In other news, I have a box collecting of the 'small and cheap' toys for Freecycle, and have one new addition to the toy collection - actually one more collection that's been added. Kittyboy has four little baby dolls, complete with high chair, rocking horse, and sleeping basket. And he is the happiest child around! They're his babies, and he feeds them, rocks them, and makes them go night-night. Thank you, Lisa from Freecycle! They are WELL loved!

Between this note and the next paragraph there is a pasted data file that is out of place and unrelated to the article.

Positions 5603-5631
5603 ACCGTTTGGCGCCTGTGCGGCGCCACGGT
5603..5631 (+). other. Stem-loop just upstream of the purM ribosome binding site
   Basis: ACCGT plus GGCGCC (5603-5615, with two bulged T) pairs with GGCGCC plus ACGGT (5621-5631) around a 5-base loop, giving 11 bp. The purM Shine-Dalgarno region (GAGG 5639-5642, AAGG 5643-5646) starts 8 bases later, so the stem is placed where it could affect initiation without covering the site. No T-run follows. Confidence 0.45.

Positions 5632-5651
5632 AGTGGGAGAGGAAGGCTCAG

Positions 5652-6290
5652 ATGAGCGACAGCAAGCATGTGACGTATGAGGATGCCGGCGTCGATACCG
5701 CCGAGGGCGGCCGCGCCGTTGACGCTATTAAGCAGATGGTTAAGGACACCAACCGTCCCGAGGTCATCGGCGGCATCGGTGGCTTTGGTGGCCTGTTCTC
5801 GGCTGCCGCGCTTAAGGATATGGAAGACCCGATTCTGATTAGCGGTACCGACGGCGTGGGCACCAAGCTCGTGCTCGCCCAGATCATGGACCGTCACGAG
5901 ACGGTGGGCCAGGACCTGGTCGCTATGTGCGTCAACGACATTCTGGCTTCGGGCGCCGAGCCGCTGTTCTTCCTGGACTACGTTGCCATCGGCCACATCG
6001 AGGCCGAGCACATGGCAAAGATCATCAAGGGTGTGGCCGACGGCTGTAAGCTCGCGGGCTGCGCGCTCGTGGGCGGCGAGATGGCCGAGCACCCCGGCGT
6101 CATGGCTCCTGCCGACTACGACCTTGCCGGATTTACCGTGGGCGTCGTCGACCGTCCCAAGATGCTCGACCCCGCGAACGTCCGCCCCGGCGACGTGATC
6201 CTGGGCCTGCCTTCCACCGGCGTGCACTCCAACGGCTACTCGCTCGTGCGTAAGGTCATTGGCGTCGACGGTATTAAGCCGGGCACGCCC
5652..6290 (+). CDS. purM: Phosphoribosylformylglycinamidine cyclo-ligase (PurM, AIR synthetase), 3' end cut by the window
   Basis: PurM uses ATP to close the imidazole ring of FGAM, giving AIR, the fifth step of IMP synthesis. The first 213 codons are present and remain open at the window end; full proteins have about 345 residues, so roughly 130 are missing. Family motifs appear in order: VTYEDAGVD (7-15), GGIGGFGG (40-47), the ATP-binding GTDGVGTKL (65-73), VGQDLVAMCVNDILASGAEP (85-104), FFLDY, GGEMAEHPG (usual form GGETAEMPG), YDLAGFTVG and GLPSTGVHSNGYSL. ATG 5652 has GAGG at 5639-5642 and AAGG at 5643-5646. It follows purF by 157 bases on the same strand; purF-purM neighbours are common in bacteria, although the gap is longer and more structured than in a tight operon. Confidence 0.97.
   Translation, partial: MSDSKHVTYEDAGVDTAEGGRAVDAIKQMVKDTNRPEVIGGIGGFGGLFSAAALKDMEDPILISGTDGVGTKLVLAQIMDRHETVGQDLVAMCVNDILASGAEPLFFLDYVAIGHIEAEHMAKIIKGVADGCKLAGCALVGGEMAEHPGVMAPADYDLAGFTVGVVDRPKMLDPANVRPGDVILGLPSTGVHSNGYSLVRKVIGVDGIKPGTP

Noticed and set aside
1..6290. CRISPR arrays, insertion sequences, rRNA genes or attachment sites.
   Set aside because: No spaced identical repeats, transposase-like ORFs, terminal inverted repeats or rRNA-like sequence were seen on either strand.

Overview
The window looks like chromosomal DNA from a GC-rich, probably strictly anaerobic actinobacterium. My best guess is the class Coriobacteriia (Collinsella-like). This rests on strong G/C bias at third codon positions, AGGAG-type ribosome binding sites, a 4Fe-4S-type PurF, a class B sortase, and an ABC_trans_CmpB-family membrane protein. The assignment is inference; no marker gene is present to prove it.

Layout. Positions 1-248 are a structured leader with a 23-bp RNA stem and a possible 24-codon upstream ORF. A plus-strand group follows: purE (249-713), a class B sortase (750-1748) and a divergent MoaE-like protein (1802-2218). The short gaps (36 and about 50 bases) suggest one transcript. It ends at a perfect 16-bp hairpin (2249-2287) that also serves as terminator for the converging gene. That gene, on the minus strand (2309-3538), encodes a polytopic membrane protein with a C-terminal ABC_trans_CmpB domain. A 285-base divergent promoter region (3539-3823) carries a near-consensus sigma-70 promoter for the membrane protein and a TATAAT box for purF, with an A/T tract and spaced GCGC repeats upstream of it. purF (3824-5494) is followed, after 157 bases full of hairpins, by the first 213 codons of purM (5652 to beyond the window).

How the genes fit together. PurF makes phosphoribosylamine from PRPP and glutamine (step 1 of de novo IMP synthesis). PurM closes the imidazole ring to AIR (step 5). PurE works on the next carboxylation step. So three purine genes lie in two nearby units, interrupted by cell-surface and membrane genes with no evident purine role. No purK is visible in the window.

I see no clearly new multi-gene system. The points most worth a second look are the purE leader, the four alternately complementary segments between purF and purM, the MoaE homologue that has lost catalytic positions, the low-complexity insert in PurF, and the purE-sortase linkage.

To be candid, I am feeling the same as I did last year, when strangers were guessing Kittyboy to be half his age based on his gross motor skills and lack of babbling, except this year it's me looking at other two year olds who SAY WORDS, and in particular a six month old baby at church who babbles about like he does. Six months old, but she opens her mouth more than my son, and so when she babbles, she sounds really advanced to me. Well, I could say Kittyboy has improved by two months over when he was evaluated at 18 months to have the vocal skills of a four month old. So he's up to the six month level. That's after weekly speech therapy since September. And I am once more suspecting auditory processing as a problem. You ask him "what does a cow say?" and he signs Cow, as if what he understands is "say cow", and so he obliges. We can get a moo on rare occasion, but very rarely, more often he doesn't seem to know what we're asking. It took me forever to figure out that when he goes "Nggg!" in the car, he's actually pointing at something and, apparently, is asking about it or telling us about it. It's NOT a whine because he wants to be out of the car, or because we stopped at a light. But that's how we've treated it for months, with him escalating louder and louder before dropping the subject. How many chances to tell him about his world did we completely miss because we didn't know what he was trying to communicate, and how frustrating must it have been for him wanting to know about that big machine at the construction site we were passing, or pointing out birds, and being told to be quiet instead? He CAN talk, he CAN make noise and CAN open his mouth, but he doesn't. If it's because he isn't hearing US clearly, including not putting words in the right order, that would most certainly make it very difficult to learn how to talk. VERY difficult. But you can't test processing until he's five, six, seven years old. Speech therapy is the only therapy I see being referred to the school district in 11 months.